Training the Video Game Industry’s Next Generation: A Conversation with Elizabeth Stringer

  • 03.18.2021
  • Industry Updates
Elizabeth Stringer – Director, Academics SMU | Guildhall

Elizabeth Stringer helped introduce the first generation of lifelong gamers to the world of video games. Now she’s training the next generation to move the industry further.

With over 12 years of experience in game making and 30 titles under her belt, including classic franchises such as Zork, Heavy Gear, Cyberia, and a dozen Backyard Sports games, Stringer is now a clinical professor and director of academics at SMU|Guildhall, located in Dallas, Texas.

Stringer was part of the early team that built Guildhall into one of the highest ranked video game education programs in the country. The school offers an accreditation program, but it’s best known for its master’s degree track. Students can pursue a two-year course of study specializing in art, design, production or programming.

It’s an exclusive program, only admitting 60 students per cohort – meaning there are 120 students working their way towards their Masters at any given time. Since its launch in 2003, the school has successfully placed over 860 students at more than 270 video game studios.

“Because the industry now has this wealth of undergraduate, graduate and even doctoral programs, the education system has been able to provide so many well trained and really smart individuals,” she says. “We’ve always had a high placement rate. We put a premium on the professional side of education.”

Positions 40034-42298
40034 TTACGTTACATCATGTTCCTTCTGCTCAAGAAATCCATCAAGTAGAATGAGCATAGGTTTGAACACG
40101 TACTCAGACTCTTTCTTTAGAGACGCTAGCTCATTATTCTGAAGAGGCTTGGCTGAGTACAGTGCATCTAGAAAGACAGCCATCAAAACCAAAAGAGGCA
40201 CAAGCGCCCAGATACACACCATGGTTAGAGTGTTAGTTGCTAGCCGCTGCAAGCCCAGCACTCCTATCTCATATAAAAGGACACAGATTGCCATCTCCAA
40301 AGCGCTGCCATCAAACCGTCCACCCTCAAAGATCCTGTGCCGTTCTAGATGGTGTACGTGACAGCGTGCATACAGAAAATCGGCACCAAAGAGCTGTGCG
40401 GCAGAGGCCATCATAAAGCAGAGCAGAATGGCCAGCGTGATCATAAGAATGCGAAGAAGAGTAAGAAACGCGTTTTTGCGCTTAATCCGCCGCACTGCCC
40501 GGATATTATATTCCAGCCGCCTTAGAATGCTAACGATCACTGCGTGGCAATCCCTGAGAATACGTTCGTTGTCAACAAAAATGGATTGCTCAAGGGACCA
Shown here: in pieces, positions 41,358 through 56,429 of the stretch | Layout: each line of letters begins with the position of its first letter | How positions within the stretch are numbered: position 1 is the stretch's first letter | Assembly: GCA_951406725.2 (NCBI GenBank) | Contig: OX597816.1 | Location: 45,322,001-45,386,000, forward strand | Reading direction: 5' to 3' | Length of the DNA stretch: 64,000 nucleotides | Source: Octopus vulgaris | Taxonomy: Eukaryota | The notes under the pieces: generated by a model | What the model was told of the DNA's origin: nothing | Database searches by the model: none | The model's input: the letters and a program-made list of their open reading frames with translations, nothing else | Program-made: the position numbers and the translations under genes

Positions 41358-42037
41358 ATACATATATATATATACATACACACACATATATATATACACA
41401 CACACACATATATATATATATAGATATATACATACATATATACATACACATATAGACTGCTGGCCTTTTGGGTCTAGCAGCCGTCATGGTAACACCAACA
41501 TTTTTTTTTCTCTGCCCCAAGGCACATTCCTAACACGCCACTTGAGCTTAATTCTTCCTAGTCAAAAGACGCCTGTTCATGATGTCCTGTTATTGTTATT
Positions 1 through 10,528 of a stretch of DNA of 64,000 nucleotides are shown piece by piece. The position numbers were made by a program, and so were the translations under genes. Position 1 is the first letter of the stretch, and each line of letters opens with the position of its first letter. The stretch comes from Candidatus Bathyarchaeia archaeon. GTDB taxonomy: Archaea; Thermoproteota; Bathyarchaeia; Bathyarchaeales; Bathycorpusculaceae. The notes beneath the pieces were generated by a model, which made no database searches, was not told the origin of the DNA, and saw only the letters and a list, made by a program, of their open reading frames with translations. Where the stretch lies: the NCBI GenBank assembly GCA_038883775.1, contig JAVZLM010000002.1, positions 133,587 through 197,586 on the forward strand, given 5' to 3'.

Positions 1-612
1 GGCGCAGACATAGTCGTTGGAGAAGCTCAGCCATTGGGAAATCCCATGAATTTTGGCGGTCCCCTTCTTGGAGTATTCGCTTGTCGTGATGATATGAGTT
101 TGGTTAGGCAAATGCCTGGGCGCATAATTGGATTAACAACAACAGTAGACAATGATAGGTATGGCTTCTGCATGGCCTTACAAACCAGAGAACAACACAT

Texas is a hub for both the present and future of video games. Nearly 25,000 jobs in the state are tied to the video game industry. Gearbox Software and id Software call it home—and Electronic Arts, Blizzard Entertainment and Nintendo all have presences there. (All totaled, there are 193 gaming companies that do.) On average, people in the industry who work in Texas earn over $79,000 per year. It is, in fact, the industry’s third biggest state, as ranked by total video game industry related economic output.

Beyond that, there are 35 college and university programs focused on game creation. And 10 of those schools have esports programs.

Students at Guildhall do more than simply study game theory. They build three games over the course of their academic tenure – and they learn about all aspects of the video game world, from creation to marketing, to better inform them of what other departments do to help games succeed – and the creativity needed in those fields.

They also benefit from Texas’ rich video game community. Legendary names in the industry, such as John Carmack and Randy Pitchford, sit on the Guildhall board of directors. And many developers act as adjunct professors, passing along their knowledge to the next generation.

Guildhall graduates go on to work around the world, but many choose to stay in Texas after their time at the university, joining the companies whose staff were their professors.

“One of the reasons I continue to do what I do is to see how successful and how much a change and an impact we’ve had,” says Stringer. “I see it on a local level mostly, because I live here and these are the people I … visit regularly.”

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